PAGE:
I mean, I can go on job databases or LinkedIn right now, and there isn’t a single full stack JS job available in my entire country. There is a lot of JS including jobs of course but they all require you to also/mainly do C#, JAVA, PHP or Python because JS is almost exclusive used on the frontend.

Don’t get me wrong, I actually really like the JS environment. There’s a reason we moved to it, but it’s not like it doesn’t have its flaws either.

I think WASM will absolutely change web development, but I think it’s already made it to the is, I mean, we’re launching our first minor Blazor app this week, and it’s something we typically would’ve build with vue and graphql Apollo, but now it’s all C#.

The world of enterprise typically moves slow though. We’ve recently bought an on boarding system that’s made with web forms for instance. You may laugh at that, but the truth is, at least in my part of the world, that JS hasn’t seen that much adoption outside of hobbyists. Eventually these companies are going to upgrade their client sides, but would you pick modern JS or full stack C# if you were coming from web forms? Hell even if they go vue, react or angular chances are they’ll still use .Net on the backend, as that seems to be the trend pretty much everywhere except for us.


Does it JS really have that much traction on the backend?

I cannot speak to the whole industry as I moved to the states a year ago and my view is quite limited. But for sure Node has a lot of traction and usage in here.

However, generally, I feel developers live in their own echo chambers. For example I personally am very much connected to JS people and Linux/Open Source people. I rarely meet any ASP or Java based stacks.

I think it also depends on who you are developing for. Governments and enterprises for sure use more Microsoft or Java based solutions while startups and private companies are more "bleeding edge".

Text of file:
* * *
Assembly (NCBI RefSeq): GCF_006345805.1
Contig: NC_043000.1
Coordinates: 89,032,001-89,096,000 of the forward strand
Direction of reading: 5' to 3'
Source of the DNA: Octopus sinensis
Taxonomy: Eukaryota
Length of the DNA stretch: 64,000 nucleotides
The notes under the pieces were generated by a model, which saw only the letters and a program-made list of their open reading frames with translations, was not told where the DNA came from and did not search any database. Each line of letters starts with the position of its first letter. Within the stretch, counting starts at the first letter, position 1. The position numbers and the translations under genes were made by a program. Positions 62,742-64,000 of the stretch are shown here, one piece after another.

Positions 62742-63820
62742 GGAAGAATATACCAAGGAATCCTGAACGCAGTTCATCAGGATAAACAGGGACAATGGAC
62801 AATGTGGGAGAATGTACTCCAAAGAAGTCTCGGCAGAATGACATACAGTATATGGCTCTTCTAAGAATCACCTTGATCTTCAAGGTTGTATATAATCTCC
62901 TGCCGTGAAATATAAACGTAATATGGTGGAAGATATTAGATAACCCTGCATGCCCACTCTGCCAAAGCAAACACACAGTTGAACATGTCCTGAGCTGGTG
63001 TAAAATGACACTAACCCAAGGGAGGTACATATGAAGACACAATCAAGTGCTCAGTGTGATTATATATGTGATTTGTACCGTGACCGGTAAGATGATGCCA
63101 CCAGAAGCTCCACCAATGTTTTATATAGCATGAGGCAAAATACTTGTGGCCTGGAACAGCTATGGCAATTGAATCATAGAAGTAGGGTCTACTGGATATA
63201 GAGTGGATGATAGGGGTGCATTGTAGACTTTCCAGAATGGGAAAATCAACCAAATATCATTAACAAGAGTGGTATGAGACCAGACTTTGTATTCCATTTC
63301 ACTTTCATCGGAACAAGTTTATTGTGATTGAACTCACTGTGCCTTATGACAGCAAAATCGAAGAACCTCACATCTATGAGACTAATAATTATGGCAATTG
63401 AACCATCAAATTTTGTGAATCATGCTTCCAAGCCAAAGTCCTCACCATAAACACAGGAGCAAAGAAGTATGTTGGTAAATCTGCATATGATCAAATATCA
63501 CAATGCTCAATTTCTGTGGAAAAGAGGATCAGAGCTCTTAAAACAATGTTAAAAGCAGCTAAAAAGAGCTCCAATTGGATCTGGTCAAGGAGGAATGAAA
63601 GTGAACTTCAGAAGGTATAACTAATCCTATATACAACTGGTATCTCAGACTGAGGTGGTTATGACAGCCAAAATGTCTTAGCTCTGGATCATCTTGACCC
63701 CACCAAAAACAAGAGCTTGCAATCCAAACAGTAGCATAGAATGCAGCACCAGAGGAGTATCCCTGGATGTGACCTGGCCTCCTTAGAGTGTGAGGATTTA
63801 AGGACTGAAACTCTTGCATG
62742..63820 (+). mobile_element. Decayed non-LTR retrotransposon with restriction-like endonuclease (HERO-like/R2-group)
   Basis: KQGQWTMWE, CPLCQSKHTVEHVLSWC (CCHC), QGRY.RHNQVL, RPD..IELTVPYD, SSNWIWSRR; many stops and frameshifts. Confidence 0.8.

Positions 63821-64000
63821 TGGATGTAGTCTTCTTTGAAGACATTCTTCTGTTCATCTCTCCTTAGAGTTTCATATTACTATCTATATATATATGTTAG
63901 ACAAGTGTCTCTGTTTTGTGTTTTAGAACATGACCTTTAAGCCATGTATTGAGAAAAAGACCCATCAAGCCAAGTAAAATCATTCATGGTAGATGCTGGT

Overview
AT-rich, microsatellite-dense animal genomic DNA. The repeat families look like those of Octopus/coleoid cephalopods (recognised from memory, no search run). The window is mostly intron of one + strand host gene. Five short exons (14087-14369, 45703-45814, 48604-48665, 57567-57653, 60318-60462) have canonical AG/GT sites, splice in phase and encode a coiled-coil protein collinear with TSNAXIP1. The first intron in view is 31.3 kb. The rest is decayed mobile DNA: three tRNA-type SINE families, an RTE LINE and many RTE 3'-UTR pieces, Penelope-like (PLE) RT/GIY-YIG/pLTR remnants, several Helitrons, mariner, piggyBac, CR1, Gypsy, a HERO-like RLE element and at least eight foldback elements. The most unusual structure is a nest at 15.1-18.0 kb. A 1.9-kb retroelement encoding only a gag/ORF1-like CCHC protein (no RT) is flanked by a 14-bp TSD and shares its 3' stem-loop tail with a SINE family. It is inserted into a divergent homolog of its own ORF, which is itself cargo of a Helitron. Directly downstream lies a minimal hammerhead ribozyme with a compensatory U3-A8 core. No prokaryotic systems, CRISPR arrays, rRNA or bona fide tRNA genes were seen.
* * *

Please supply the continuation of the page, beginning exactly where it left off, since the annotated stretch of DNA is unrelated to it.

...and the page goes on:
So to answer your question, I think you're right. If an organization is using WebForms, their most probable choice for upgrade is the newest offering by Microsoft. That's where they have already invested it. collectively.

But other stacks have a lot of users too. And they are not going to switch to .NET even if it becomes FullStack.

This Google Trends results [0] are interesting. Not sure if they tell us anything meaningful or not though.

[0] https://trends.google.com/trends/explore?date=all&geo=US&q=....


I manage though, so I get to do the contracting. Mainly our software is enterprise, and it’s always either .ner or java, these days typically with an angular front.

We’re part of several muniplacity driven OSS communities though, where we buy OSS development from small startups and take ownership over project management as well as the codebase.

None of the startups are big on node.js, it’s nostly python, .net, java or php because that’s what they teach at the universities and it’s what they work with in their free time.

I think the node.js environment is great, like I said, but I don’t think it really has much adoption in Europe.


A lot of (older) sites run ASP with some prebuilt or compiled c#/vb to js on top of that. No programmer would have to do JS if they want to.

The technology is flawed in my view, but it does work and has no active js development needed.

Note again: you can, but you don't have to.


Similar experience here in Norway...


If you are including the boot loader, don't leave out the file systems.


Meh. They have a bad reputation due to calling open word source software cancer the new windows business model.

Also, while their engineers are certainly smart, their software seems very crusty (the down side of infinite backwards compatibility) and usually doesn't play well at all with existing open source software. Thus: Mostly useless.


Amusingly, they're damned both ways at this point, since many of the Windows 10 complaints have, in fact, been breaks in backward compatibility.


The early 2000s called and would like their objection back. Microsoft isn't that same company any more and haven't been for a long time. Sure, some of their technology is pretty awful but they definitely changed their tune around OSS.


So we can merge exFAT support into the Kernel now? Microsoft loves Linux, right?


Mostly useless projects though for people that want speed and Linux-native open source.


On the other hand it might mean the end for SystemD!

zing!


Debian and Ubuntu still use it.